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August 2, 2011

Department of Justice

United States Attorney William C. Killian Eastern District of Tennessee


NEWPORT MAN SENTENCED TO 50 MONTHS IN PRISON FOR OPERATING A CHOP SHOP AND POSSESSING STOLEN FIREARMS

GREENEVILLE, Tenn.--Jamie Lee Cortez, 32, of Newport, Tenn., was sentenced to 50 months in prison the U.S. District Court for the Eastern District of Tennessee at Greeneville, by the Honorable J. Ronnie Greer, U.S. District Judge. The sentence was the result of guilty pleas by Cortez on July 16, 2010, to charges of operating a chop shop and possession of stolen firearms.

As set forth in his plea agreement, Cortez maintained and operated a “chop shop” at his residence in Newport, Tenn. Cortez had others steal motor vehicles, often late model Jeeps, and he disassembled the stolen vehicles at the garage located behind his residence. Cortez removed vehicle identification numbers (VINs) from the stolen vehicles, to include the public VINs on the vehicle dashboards and the door VIN stickers. Cortez both sold and transferred parts, and constructed vehicles from stolen parts which were sold and disposed of locally, and to persons outside the state of Tennessee.

During the execution of a federal search warrant in September 2009, Cortez was found to have in his garage, three stolen Jeep Wranglers: a yellow jeep, a silver jeep, and a red jeep. A yellow jeep was on a hoist and had been substantially disassembled, to include having VINs removed. A piece of a frame rail bearing a VIN was found. That VIN was from a salvage 2006 Jeep Wrangler, yellow in color, which had reportedly been sold to Norris Auto Sales in Greeneville, South Carolina, by Village Motors, Inc., Lake Village, Indiana, in July 2009. Although the sale documents showed the 2006 Jeep was sold to Norris Auto, staff at Village Motors report that Cortez picked up the salvage Jeep at their business. Cortez intended to replace VIN numbers on the stolen jeep and its components with the VINs from the salvage jeep in a scheme referred to as a “salvage switch” or “VIN swap.” Cortez would then have used the title of the salvage Jeep to sell or otherwise dispose of the stolen Jeep.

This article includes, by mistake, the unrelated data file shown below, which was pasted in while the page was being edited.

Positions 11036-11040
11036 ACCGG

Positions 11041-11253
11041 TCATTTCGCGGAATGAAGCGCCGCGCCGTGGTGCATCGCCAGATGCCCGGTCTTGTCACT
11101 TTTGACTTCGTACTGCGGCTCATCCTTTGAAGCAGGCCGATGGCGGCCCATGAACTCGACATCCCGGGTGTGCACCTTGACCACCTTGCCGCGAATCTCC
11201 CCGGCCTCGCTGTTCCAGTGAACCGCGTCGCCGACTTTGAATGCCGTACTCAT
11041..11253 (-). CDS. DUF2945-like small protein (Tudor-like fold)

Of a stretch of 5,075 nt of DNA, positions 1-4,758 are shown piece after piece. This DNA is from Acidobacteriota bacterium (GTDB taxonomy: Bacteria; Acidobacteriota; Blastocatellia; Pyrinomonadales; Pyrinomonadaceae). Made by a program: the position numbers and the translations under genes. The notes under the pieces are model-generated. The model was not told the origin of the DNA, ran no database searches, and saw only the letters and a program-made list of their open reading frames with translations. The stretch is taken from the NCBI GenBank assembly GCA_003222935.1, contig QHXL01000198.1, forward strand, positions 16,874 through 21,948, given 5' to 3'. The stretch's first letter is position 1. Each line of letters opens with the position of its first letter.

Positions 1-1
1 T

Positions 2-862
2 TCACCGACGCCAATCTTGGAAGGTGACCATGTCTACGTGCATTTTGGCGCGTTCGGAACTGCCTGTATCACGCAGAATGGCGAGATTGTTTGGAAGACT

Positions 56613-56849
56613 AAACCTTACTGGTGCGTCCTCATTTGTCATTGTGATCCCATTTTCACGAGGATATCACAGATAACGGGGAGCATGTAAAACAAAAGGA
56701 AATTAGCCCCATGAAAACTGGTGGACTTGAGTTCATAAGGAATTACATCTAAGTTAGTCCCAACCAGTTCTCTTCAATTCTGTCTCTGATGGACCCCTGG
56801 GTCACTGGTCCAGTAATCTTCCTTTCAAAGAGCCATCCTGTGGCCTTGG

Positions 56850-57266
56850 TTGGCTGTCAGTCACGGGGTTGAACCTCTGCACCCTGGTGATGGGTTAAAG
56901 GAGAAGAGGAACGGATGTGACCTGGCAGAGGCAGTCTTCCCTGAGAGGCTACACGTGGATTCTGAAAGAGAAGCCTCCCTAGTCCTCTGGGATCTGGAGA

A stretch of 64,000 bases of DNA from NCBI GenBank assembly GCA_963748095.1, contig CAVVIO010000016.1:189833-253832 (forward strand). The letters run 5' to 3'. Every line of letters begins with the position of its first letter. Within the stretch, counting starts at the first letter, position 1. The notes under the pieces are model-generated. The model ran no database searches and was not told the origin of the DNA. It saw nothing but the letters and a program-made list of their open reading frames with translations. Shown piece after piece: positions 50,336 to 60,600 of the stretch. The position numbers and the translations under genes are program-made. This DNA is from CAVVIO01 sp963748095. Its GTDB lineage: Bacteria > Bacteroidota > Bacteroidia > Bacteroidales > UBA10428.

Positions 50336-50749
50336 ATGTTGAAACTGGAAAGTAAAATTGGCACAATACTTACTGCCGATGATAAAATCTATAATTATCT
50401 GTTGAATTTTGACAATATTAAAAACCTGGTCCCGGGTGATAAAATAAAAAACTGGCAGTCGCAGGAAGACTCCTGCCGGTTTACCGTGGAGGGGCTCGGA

A silver Jeep Wrangler Rubicon was also found in the garage. The windshield had been removed from that vehicle and the public VIN, found on the dash under the windshield, had also been removed. Other parts from the Jeep, to include a black heavy duty front bumper with a built-in tow winch and a light bar assembly, were observed on the garage floor. The silver Jeep was identified as a 2003 Jeep Wrangler Rubicon owned by a North Carolina physician which had been stolen from the parking lot of Christian Village Towers in Johnson City, Tenn., on August 31, 2009. Cortez had purchased a driveable, but damaged silver 2003 Jeep, with a rebuilt title from Village Motors on August 17, 2009. Cortez also personally picked up that Jeep at Village Motors and carried it away on a trailer. That Jeep was found in the woods behind Cortez' garage during the execution of the search warrant as well as a red Jeep in poor condition. Cortez intended to use the VINs from the damaged 2003 Jeep to conduct a “VIN swap” on the stolen Jeep.

The yellow and red Jeeps were identified as a yellow 2005 Jeep and a red 2006 Jeep which had been stolen from Egolf Motors, a Hendersonville, North Carolina Chrysler-Jeep automobile dealership. The yellow Jeep Wrangler was stolen from the dealership the evening of August 30, 2009, and the red 2006 Jeep Wrangler was stolen from the dealership on September 11, 2009. Cortez also had on his property a red Jeep in poor condition which could have been used for a VIN swap on the stolen red Jeep.

In addition to the stolen vehicles found during the search of Cortez’ residence on September 16, 2009, agents observed a Keltec 9mm pistol in the kitchen of the residence. The pistol was later identified as one of approximately eighteen firearms which had been stolen during a burglary on July 17, 2009, from a residence in Talbott, Tennessee. When agents returned to seize the pistol on September 18, 2009, Cortez falsely claimed that he had purchased the pistol two to three months earlier at a gun show in Greeneville, Tennessee. The only guns shows in Greeneville in 2009 were in June and November.